Cur­rently, we have approx­i­mately 230,000 fuel­ing and main­te­nance loca­tions on the U.S. Bank Voy­ager Net­work. Through the use of sin­­gle-use account num­bers, we add anoth­er 600,000 loca­tions that are accept­ing Mas­ter­Card with­in the U.S. It broad­ens the reach of the prod­uct while also com­bin­ing all the secu­rity and the fea­tures of the lev­el three data with the prod­uct, putting it all in one place for the cus­tomer to be able to view and also to report on.

With the telem­at­ics pilot that we are work­ing on, you actu­ally scan the bar­code on the door jamb so that there is a dri­ver check-in to the vehi­cle, so you do know when they check in and you do know when they check out. That is a key fea­ture as far as know­ing when the dri­ver is actu­ally on the road, when they are sup­posed to be on the road accord­ing to the hours that fleet man­ager has estab­lished for that dri­ver.

 

BIO

Appoint­ed to his posi­tion in Jan­u­ary 2013, Ramel Lind­say over­sees strat­egy, prof­itabil­ity and prod­uct devel­op­ment for U.S. Bank’s fleet pro­grams, includ­ing the U.S. Bank Voy­ager Fleet Card for Class 1–6 cars and light-duty trucks as well as its Over The Road (OTR) cards for Class 7–8 heavy duty trucks.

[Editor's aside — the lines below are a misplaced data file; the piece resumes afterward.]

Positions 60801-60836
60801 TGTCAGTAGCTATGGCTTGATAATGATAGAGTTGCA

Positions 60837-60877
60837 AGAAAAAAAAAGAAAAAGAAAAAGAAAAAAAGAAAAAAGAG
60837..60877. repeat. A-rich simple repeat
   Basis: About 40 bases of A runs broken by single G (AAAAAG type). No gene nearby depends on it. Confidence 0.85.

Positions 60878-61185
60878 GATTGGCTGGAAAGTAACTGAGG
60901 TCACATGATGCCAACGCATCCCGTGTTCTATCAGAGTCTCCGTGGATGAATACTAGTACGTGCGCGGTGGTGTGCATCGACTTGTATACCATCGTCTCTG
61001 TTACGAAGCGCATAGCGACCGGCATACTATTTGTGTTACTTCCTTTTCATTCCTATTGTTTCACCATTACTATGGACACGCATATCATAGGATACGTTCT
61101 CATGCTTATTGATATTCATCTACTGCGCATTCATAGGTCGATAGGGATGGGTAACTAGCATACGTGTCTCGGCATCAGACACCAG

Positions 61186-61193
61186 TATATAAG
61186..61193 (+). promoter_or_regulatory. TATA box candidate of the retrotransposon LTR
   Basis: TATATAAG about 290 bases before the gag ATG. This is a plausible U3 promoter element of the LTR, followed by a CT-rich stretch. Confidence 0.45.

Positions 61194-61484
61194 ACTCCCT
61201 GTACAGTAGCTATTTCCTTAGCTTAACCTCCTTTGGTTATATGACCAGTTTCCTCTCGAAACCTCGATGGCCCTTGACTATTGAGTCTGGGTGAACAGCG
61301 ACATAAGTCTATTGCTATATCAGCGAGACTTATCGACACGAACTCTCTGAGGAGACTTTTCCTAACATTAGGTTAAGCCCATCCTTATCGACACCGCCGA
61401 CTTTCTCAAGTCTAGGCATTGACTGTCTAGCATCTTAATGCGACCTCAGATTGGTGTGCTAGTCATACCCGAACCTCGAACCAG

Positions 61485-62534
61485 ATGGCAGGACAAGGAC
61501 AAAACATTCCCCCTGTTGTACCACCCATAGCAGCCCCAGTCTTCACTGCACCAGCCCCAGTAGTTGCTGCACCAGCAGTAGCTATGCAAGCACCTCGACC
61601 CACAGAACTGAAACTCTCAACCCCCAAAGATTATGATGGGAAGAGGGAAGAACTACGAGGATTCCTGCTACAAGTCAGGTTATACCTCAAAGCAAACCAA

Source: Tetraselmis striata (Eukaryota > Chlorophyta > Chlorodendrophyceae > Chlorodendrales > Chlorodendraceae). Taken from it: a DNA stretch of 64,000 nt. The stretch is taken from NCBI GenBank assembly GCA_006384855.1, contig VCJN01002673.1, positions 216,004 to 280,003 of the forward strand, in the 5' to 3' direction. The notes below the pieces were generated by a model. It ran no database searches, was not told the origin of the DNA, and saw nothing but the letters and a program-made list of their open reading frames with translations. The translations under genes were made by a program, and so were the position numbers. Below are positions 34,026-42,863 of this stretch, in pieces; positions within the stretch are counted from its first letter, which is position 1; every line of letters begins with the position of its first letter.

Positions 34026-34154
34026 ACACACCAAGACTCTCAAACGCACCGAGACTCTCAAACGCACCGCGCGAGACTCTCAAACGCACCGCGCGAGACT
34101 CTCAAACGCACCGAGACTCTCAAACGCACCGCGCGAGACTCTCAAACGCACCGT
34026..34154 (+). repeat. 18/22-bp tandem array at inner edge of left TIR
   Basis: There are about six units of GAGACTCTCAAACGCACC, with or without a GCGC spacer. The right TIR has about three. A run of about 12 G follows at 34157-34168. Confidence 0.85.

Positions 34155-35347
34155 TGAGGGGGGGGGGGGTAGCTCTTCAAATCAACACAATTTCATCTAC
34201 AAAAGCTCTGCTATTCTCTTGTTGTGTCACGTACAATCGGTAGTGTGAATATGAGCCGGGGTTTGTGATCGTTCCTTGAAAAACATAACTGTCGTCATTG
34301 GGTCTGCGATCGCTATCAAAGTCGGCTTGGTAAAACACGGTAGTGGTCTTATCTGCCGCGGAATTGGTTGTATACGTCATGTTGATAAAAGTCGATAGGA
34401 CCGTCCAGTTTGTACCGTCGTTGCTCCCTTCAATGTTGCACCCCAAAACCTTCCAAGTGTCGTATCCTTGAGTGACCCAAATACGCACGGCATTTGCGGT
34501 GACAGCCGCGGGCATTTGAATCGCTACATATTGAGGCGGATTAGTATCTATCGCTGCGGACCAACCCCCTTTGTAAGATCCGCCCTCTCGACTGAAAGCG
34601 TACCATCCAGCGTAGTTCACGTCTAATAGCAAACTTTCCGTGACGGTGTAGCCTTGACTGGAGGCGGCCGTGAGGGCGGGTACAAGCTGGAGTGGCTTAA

Lind­say joined U.S. Bank in Feb­ru­ary 2011 as fuel card prod­uct man­ager and also served as senior group prod­uct & pro­gram offi­cer. Before that, he spent sev­en years with Mas­ter­Card World­wide in tech­nol­ogy account man­age­ment and cus­tomer rela­tions.  His respon­si­bil­i­ties includ­ed devel­op­ing and imple­ment­ing busi­ness solu­tions for MasterCard’s U.S. region­al accounts with gross dol­lar vol­ume exceed­ing $15B annu­ally.  In 2010 he was rec­og­nized with the Mas­ter­Card World­wide Sales Blaz­ers Award for excep­tional sales per­for­mance.

Pri­or to Mas­ter­Card, Lind­say was an exec­u­tive-lev­el con­sul­tant for British Petro­leum. His accom­plish­ments includ­ed devel­op­ing BP’s strate­gic plan to tar­get new whole­sale Job­ber accounts for brand­ed motor fuel; pro­vid­ing com­pet­i­tive intel­li­gence, tar­geted cus­tomer pro­gram research, whole­sale and retail fuel pric­ing and mar­gin analy­sis; devel­op­ing inter­na­tional con­ve­nience store bench­mark­ing and gap analy­sis; and facil­i­tat­ing Fleet­cor Tech­nolo­gies’ acqui­si­tion of BP’s 500 mil­lion gal­lon fleet card busi­ness.

Lind­say has a bachelor’s degree in Eng­lish from Col­orado Col­lege and a law degree from Saint Louis Uni­ver­sity Law School.